We hit the 20th century with this London ‘battle’, a confrontation in Stepney between police and a range of anti-fascist and fascist forces in the lead-up to World War II.
The ‘battle’ took place on a Sunday – 4th October, 1936 – following a summer of anti-Semitic violence and was sparked by a decision by the British Union of Fascists, led by Sir Oswald Mosley , to march through the East End, then the heartland of London’s Jewish community.
Incensed at the plans (and faced with government inaction despite calls for the march to be called off), anti-fascist protestors – which included large numbers of Jewish and Irish people as well as trade unionists, communists, socialists, anarchists and local residents – gathered initially at Gardiner’s Corner (named for a department store which once on the site at the junction of Whitechapel High Street and Commercial Road) to prevent the march.
The protestors were chanting and carrying banners which read “No Parasan” (“They shall not pass”, a slogan taken from anti-fascist forces who used it during the Spanish Civil War).
Estimates as to how many people turned out in protest vary widely – from 100,000 people up to as many as 250,000 or even 500,000 – but it’s clear that whatever the actual number, the crowd was huge and vastly outnumbered the up to 3,000 fascists – known as Blackshirts – who turned up to march and the 10,000 Metropolitan Police officers, some of whom were on horseback, sent to prevent the march from being disrupted.
With the path blocked despite police charges into the crowd, Mosley and his Blackshirts were advised by authorities to head south to Cable Street but there they encountered road-blocks made from furniture, paving stones and even apparently overturned lorries which appeared at the street’s west end, around the junction with Christian Street.
Police again attempted to clear the road but were blocked by the makeshift barricades and a wall of protestors while residents in houses lining the streets threw rubbish and even the contents of chamber pots at them. Police responded by sending in squads of men to snatch the ringleaders of the protests; protestors responded by ‘kidnapping’ some police officers.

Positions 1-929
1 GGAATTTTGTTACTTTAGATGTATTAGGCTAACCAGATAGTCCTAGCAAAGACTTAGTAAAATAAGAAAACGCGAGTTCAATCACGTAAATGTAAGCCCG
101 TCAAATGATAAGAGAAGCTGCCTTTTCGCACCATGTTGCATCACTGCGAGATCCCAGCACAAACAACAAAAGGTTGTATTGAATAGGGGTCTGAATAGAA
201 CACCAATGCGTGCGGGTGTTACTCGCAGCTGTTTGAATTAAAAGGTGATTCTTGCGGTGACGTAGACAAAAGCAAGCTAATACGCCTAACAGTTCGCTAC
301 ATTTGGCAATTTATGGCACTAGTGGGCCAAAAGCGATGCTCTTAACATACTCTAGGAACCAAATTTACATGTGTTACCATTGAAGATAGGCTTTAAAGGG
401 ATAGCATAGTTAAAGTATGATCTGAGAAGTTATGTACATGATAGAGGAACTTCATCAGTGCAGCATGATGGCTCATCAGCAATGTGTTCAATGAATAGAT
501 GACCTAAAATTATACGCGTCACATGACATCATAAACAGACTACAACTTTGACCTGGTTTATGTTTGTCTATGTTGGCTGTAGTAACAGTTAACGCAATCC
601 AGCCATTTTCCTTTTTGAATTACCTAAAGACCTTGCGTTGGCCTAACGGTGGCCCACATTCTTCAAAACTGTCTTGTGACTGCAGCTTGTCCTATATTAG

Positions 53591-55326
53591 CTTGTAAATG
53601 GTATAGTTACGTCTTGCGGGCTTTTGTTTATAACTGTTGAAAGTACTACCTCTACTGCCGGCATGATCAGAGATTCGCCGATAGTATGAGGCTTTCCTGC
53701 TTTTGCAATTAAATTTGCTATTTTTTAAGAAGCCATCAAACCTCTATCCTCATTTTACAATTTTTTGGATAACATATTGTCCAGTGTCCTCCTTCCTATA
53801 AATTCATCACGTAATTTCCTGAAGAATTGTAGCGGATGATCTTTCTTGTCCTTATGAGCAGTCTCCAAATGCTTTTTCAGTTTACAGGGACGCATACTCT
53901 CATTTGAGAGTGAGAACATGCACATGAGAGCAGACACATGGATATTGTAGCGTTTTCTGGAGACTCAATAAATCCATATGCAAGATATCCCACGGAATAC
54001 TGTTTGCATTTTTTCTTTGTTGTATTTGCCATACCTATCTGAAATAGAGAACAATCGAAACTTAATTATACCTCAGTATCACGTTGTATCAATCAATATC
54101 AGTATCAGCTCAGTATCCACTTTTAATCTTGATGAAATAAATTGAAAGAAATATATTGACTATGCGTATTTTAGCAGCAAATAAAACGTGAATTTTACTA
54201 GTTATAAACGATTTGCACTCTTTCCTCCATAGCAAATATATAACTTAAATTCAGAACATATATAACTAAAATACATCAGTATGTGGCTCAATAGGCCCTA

Faced with continuing violence, Mosley was forced to abandon the march and the BUF were dispersed back through the City of London. The protestors meanwhile were said to have turned the event into a giant street party in celebration of their victory.
More than 100 people were said to have been injured in the violence and some 150 of the demonstrators were arrested. Most of the charges were of a minor nature but some of the ringleaders were given up to three year terms of imprisonment.
A large mural depicting the battle was painted on the side of St George’s Town Hall in Cable Street in the 1980s and there’s also a red plaque in nearby Dock Street (pictured) commemorating the incident.
Aside from a victory in itself, the battle was the catalyst for the passing of the Public Order Act of 1936 which meant the organisers of marches would henceforth have to seek permission of the police before holding them. It also banned demonstrators from marching in uniform.
PICTURED: A plaque commemorating the ‘battle’ in Dock Street which runs off the west end of Cable Street. Via Richard Allen/Wikipedia
One thought on “10 London ‘battlefields’ – 9. The Battle of Cable Street…”
I am fascinated with the Battle of Cable St because a] one of my grandparents was raised and educated in the East End of London and b] because a number of my posts deal with the topic. Your analysis of the battle seemed very fair, but I would like to add one more observation.
Although the Fascist thugs had ranged over a large number of British cities, the East End of London had been specifically targeted. In the summer of 1936 the BUF had organised street-corner meetings, fire-bombing and smashing the windows of Jewish shops, daubing racist abuse and launching physical attacks. The Jewish People’s Council presented a petition calling for the Fascists’ marches to be banned, but until the Battle of Cable St had been going for a few hours, the Police Commissioner Sir Phillip Game refused to ban the Fascists’ marches or protect the local families and shops.